A new study published in the Endocrine Society’s Journal of Clinical Endocrinology & Metabolism has again highlighted the crucial relevance of adequate Vitamin D level to the development of diabetes. It is estimated that approximately one billion people are affected by vitamin D deficiency on a global scale. People who are vitamin D deficient are more prone to obesity and are more likely to develop type 2 diabetes, pre-diabetes and metabolic syndrome.
The study participants consisted of 118 people from the university hospital Virgen de la Victoria in Malaga as well as 30 participants from the Hospital Universitari Dr. Josep Trueta in Girona, Spain. The particpants were differentiated by body mass index, whether they had diabetes, prediabetes or any glycemic disorders. The levels of vitamin D in the blood and the level of vitamin D receptor expression in fat tissue was measured.
“The major strength of this study is that it compares vitamin D levels in people at a wide range of weights (from lean to morbidly obese subjects) while taking whether they had diabetes into account,” said one of the study’s authors, Mercedes Clemente-Postigo, MSc, of Instituto de Investigación Biomédica de Málaga (IBIMA) at Complejo Hospitalario de Málaga (Virgen de la Victoria) and Universidad de Málaga in Malaga, Spain.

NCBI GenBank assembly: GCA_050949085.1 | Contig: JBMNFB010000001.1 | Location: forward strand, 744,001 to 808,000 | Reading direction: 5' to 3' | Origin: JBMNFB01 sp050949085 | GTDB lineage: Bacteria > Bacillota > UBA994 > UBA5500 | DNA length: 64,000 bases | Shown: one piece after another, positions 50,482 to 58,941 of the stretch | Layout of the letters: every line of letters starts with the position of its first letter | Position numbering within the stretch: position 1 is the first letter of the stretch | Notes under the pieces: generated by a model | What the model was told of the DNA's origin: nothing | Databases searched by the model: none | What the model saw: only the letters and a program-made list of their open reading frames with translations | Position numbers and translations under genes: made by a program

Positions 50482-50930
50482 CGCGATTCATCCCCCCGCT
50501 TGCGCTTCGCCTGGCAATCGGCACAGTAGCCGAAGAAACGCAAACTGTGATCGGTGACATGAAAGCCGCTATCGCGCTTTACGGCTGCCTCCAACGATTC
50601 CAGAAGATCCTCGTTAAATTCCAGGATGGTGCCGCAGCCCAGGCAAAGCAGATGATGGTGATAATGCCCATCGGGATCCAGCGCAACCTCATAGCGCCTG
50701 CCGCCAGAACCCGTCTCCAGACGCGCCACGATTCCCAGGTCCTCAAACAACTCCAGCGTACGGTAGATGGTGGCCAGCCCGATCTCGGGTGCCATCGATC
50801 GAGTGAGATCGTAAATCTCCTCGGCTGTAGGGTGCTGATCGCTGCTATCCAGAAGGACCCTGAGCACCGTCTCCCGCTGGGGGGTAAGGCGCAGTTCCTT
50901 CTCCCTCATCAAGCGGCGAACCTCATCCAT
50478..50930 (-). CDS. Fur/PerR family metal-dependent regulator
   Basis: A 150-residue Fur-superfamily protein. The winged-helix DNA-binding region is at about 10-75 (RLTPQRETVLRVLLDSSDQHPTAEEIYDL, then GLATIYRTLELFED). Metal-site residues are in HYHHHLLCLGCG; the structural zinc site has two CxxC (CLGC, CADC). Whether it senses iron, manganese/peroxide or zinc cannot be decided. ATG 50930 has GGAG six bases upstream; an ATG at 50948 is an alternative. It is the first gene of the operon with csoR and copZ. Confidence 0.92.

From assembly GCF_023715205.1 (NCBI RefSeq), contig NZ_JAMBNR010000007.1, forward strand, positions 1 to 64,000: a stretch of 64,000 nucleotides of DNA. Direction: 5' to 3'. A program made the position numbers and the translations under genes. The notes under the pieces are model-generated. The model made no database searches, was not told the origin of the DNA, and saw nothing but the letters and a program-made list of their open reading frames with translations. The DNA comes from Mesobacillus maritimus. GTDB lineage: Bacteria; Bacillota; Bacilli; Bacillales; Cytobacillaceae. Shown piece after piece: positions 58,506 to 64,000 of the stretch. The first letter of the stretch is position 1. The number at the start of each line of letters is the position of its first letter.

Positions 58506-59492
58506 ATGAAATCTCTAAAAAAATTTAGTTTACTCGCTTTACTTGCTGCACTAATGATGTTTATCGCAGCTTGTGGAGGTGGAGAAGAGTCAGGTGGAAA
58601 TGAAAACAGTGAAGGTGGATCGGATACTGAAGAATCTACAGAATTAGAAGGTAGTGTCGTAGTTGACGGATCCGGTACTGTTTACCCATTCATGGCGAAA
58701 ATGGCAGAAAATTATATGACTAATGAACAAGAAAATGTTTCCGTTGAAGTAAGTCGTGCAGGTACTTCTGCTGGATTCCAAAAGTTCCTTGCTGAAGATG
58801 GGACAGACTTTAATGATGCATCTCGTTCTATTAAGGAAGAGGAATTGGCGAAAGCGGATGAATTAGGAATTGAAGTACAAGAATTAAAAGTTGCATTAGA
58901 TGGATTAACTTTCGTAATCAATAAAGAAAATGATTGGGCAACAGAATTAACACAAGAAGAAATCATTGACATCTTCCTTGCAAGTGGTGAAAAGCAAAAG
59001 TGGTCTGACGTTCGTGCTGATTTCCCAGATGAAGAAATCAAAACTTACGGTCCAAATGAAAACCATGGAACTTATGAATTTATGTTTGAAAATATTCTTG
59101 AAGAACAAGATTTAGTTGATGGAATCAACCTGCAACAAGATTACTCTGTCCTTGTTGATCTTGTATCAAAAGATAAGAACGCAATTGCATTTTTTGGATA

The study findings revealed that obese subjects who did not have glucose metabolism disorders had higher levels of vitamin D than diabetic subjects. Research participants who had a lean metabolism with diabetes or another glucose metabolism disorder were more likely to have low levels of vitamin D. Vitamin D levels were directly correlated with glucose levels, but not with BMI.
“Our findings indicate that vitamin D is associated more closely with glucose metabolism than obesity,” said one of the study’s authors, Manuel Macías-González, PhD, of Complejo Hospitalario de Málaga (Virgen de la Victoria) and the University of Málaga. “The study suggests that vitamin D deficiency and obesity interact synergistically to heighten the risk of diabetes and other metabolic disorders. The average person may be able to reduce their risk by maintaining a healthy diet and getting enough outdoor activity.”
Mercedes Clemente-Postigo, Araceli Muñoz-Garach, Marta Serrano, Lourdes Garrido-Sánchez, M. Rosa Bernal-López, Diego Fernández-García, Inmaculada Moreno-Santos, Nuria Garriga, Daniel Castellano-Castillo, Antonio Camargo, Jose M. Fernandez-Real, Fernando Cardona, Francisco J. Tinahones, Manuel Macías-González. Serum 25-Hydroxyvitamin D and Adipose Tissue Vitamin D Receptor Gene Expression: Relationship With Obesity and Type 2 Diabetes. The Journal of Clinical Endocrinology & Metabolism, 2015; jc.2014-3016 DOI: 10.1210/jc.2014-3016